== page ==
Background: We endeavor to reproduce historical observations and to identify and remedy the cause of any disparate predictions before using models to inform public policy-making. We have no finely age- and time-stratified observations from historical pandemics, but prior exposure of older adults to a related strain is among the more compelling hypotheses for the w-shaped age-specific mortality characterizing the 1918 pandemic, blurring the distinction between annual and pandemic influenza.
Methods: We are attempting to reproduce patterns in annual influenza morbidity and mortality via a cross-classified compartmental model whose age class sojourns approximate the longevity of clusters of closely-related strains. In this population model, we represent effective inter-personal contacts via a generalization of Hethcote's formulation of mixing as a convex combination of contacts within and between age groups. Information about mixing has been sought in face-to-face conversations, a surrogate for contacts by which respiratory diseases might be transmitted, but could also be obtained from household and community transmission studies. We reanalyzed observations from several such studies to learn about age-specific preferences, proportions of contacts with others the same age. And we obtained age-specific forces of infection from proportions reporting illness in a prospective study of household transmission during the 1957 influenza pandemic, which we gamma distributed to correct for misclassification. Then we fit our model to weekly age-specific hospitalizations from Taiwan's National Health Insurance Program, 2000-07, by adjusting a) age-specific coefficients of harmonic functions by which we model seasonality and b) probabilities of hospitalization given influenza.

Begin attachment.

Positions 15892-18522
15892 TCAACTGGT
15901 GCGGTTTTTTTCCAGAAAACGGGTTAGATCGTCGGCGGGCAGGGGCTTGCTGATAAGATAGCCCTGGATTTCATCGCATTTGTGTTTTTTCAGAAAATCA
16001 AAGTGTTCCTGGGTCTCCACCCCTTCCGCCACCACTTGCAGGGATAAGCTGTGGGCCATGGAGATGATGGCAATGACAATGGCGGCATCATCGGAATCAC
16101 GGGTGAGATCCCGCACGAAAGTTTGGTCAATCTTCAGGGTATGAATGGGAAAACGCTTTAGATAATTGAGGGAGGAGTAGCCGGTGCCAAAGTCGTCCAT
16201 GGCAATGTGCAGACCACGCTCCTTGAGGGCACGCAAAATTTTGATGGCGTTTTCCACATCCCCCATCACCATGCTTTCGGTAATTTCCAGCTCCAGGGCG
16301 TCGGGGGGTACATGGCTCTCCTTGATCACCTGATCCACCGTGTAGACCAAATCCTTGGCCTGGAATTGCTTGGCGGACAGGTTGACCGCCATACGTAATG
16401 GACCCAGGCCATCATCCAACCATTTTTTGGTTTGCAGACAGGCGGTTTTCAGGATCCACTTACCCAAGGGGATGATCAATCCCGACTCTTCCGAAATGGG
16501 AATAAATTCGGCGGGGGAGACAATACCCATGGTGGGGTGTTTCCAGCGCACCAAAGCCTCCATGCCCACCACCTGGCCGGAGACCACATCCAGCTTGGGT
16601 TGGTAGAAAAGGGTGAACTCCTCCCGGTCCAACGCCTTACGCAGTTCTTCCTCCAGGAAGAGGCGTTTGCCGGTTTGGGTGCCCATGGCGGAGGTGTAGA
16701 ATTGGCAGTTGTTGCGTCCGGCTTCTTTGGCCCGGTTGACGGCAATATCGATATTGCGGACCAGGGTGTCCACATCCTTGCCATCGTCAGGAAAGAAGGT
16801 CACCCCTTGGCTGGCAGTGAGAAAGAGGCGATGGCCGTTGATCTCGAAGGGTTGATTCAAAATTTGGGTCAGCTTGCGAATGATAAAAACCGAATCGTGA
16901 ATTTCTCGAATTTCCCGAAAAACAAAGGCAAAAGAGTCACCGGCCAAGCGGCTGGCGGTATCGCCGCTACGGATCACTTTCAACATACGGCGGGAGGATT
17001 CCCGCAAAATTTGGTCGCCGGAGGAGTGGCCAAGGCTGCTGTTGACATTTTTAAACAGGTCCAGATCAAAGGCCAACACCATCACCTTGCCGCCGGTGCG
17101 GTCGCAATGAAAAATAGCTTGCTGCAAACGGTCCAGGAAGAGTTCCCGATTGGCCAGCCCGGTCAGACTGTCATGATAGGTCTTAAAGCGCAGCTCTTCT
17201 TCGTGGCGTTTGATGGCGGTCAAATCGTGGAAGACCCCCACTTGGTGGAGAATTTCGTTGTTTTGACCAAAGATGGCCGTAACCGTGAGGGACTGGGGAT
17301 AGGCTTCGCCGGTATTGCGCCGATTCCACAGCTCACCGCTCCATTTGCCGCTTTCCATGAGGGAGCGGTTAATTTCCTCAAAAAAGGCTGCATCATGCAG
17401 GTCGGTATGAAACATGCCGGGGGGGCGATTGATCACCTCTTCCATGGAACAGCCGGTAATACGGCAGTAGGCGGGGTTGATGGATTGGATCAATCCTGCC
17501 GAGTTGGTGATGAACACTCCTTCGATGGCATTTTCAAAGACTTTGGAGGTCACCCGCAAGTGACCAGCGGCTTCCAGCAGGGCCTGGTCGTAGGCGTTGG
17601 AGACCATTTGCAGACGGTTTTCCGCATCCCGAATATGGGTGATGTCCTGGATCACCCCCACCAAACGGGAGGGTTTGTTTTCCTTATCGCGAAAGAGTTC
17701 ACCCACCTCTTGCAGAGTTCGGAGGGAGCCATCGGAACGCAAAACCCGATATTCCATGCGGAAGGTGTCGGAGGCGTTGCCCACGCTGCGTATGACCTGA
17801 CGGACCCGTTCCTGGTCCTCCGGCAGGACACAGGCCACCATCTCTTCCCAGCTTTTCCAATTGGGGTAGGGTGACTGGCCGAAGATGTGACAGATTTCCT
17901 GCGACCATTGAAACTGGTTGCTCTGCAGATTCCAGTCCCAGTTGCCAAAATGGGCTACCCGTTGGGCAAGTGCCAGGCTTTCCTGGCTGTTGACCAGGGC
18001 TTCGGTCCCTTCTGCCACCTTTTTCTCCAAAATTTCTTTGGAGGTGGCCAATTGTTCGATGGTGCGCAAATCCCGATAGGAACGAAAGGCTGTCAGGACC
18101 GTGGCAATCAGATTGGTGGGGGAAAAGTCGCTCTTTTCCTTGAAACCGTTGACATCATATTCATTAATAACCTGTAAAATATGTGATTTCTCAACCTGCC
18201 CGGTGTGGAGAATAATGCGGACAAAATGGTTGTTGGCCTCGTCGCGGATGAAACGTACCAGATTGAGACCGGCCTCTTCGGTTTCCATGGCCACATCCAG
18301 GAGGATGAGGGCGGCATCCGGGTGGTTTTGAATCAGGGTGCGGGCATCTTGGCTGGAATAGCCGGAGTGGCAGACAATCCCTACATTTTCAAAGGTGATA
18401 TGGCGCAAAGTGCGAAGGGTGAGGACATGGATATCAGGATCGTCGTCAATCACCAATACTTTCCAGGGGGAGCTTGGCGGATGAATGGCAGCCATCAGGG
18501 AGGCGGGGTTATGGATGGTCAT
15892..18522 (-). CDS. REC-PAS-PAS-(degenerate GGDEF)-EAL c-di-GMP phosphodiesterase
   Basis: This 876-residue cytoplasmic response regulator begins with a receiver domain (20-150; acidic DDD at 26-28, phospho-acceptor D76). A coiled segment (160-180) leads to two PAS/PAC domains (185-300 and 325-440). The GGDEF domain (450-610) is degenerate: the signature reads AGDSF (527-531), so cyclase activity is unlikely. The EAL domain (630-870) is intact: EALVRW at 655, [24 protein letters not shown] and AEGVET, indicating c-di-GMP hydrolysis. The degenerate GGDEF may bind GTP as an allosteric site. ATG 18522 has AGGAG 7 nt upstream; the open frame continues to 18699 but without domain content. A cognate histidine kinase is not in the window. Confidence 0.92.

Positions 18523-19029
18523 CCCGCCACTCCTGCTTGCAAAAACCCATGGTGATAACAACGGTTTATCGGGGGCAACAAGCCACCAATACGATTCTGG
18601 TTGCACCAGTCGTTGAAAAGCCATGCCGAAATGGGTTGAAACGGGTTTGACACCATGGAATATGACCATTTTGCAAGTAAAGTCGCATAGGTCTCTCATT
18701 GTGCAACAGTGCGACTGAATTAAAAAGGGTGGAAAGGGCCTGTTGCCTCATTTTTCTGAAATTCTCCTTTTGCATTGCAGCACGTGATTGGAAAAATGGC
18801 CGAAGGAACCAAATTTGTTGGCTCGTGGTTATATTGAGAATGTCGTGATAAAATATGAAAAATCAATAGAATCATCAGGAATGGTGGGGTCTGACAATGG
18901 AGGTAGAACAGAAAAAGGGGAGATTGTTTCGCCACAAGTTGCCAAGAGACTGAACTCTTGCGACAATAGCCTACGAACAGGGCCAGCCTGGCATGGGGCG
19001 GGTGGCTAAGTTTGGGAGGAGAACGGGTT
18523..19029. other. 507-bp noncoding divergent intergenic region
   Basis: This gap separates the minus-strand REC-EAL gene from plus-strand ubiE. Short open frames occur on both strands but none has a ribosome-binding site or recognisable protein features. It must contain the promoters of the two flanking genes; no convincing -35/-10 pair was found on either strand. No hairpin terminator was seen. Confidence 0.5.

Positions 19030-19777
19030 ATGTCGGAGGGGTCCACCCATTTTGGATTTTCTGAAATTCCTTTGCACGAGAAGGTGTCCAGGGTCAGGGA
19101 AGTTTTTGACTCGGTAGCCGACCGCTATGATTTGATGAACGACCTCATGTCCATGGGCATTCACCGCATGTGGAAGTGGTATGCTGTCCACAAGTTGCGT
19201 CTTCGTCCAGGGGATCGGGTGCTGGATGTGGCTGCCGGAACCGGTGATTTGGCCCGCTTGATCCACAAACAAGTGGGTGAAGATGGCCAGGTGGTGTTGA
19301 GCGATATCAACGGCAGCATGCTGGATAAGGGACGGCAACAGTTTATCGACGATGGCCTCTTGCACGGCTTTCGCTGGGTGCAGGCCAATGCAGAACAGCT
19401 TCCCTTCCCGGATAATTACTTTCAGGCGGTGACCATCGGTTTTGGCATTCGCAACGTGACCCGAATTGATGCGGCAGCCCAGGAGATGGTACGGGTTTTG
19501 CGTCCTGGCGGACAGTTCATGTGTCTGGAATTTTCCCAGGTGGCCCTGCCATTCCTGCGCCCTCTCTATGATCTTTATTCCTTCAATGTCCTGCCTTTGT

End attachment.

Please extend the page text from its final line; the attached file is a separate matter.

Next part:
Results: While our model accounts for only 30% of the temporal variation in hospitalizations, estimated conditional probabilities resemble official health resource utilization statistics. Moreover, younger and older people are most likely to be hospitalized and elderly ones to die of influenza, with modeled deaths 10.6% of encoded influenza or pneumonia mortality.
Conclusions: Having satisfactorily reproduced recent patterns in influenza morbidity and mortality in Taiwan via a deterministic model, we will switch to a discrete event-time simulator and - possibly with different initial conditions and selected parameters - evaluate the sufficiency of projected pandemic vaccine production.
Joint work with Denis Taneri, and Jen-Hsiang Chuang